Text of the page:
Freud reads Krafft-Ebing: A short Genealogy of Sadism

This contribution presents a reconstruction of the way the concept of sadism was introduced and anchored in psychoanalytic metapsychology. It focusses on the first two editions (1905 and 1910) of Freud’s Three Essays on the Theory of Sexuality. Freud’s singular indebtedness to Krafft-Ebing is emphasized. Subsequently, it is argued that Freud’s selective reading of Krafft-Ebing is determined by his model of hysteria. Freud seems unable to give an adequate account of sadism in his Three Essays and in his later work, sadism remains a conceptual “problem child” becoming an oversimplified passe-partout concept used to discuss the theme of human aggressiveness.

The Death Drive, regarding the Real

Where do we find the link between the Freudian death drive and the Lacanian Real? In this theoretical enquiry we trace the relationship between the growing pains of the death drive and the Real in the writings of Freud and Lacan. With Freud we examine the place of the death drive in a theoretical framework. This search inevitably leads to the constitution of the pleasure experience which is very hard to understand in relation to the death drive. We run into the trauma, which is the pleasurable encounter with the Real. Next we concentrate on the Lacanian elaboration of the death drive in the coming into being of the subject. Through this, we stumble upon the Real as that enigmatic category which escapes any elaboration. This Real is then examined in combination with the death drive in an attempt to formulate their relationship. The Borromean Knot of the Real-Symbolic-Imaginary in masochism concludes this paper.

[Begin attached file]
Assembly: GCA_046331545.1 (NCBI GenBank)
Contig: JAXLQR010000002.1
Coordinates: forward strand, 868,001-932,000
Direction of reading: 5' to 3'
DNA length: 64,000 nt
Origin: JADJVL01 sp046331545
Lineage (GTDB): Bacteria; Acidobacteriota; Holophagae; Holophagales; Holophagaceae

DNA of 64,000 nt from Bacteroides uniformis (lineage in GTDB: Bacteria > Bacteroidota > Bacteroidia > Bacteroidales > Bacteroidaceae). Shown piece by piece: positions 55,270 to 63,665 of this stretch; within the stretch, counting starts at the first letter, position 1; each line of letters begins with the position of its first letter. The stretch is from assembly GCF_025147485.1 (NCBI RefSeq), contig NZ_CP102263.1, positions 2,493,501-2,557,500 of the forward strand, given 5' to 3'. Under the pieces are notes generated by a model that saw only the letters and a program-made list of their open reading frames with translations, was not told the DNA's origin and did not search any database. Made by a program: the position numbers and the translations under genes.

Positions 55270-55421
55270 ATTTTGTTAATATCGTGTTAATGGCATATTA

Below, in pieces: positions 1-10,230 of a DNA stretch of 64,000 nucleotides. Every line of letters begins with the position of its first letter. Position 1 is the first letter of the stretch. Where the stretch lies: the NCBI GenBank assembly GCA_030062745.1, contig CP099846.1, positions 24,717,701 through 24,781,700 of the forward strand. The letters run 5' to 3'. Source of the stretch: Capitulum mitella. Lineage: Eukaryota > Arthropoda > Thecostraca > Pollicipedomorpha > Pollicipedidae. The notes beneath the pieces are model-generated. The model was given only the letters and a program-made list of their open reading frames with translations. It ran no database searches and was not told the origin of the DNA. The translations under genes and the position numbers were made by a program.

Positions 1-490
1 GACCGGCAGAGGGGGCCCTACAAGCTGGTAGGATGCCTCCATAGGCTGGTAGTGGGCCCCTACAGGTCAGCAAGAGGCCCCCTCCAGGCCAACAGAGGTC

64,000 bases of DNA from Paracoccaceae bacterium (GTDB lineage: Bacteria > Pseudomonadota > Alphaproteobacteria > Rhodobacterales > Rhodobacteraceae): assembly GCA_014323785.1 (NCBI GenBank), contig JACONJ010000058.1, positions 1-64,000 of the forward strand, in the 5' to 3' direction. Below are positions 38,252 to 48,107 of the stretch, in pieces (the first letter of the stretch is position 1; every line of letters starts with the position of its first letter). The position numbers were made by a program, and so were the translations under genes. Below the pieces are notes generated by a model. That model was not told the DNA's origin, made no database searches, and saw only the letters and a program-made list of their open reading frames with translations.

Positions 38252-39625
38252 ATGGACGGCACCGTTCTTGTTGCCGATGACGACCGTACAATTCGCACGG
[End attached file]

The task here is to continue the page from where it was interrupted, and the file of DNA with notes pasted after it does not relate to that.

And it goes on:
Freud contra Laplanche: On Sadism and Masochism in “Instincts and their Viscissitudes”

This contribution focuses on Freud’s elaboration of the genesis of sadism and masochism in “Instincts and their Vicissitudes” (1915c). We first briefly recap the standard reading of this text by Jean Laplanche which relies on Freud’s concept of “anaclisis”. In our opinion, Laplanche’s reading implicitly presupposes that Freud’s discussion of sadism and masochism questions the sexualisation of an originally non-sexual aggressivity. In contrast, we argue that Freud’s argumentation starts from the question how the aggressivity that is inherent in sexuality relates to sadism and masochism qua perversion. The matrix of obsessional neurosis and the development of the ego discussed in the same context are of crucial importance for the systematic development of Freud’s answer to this last question.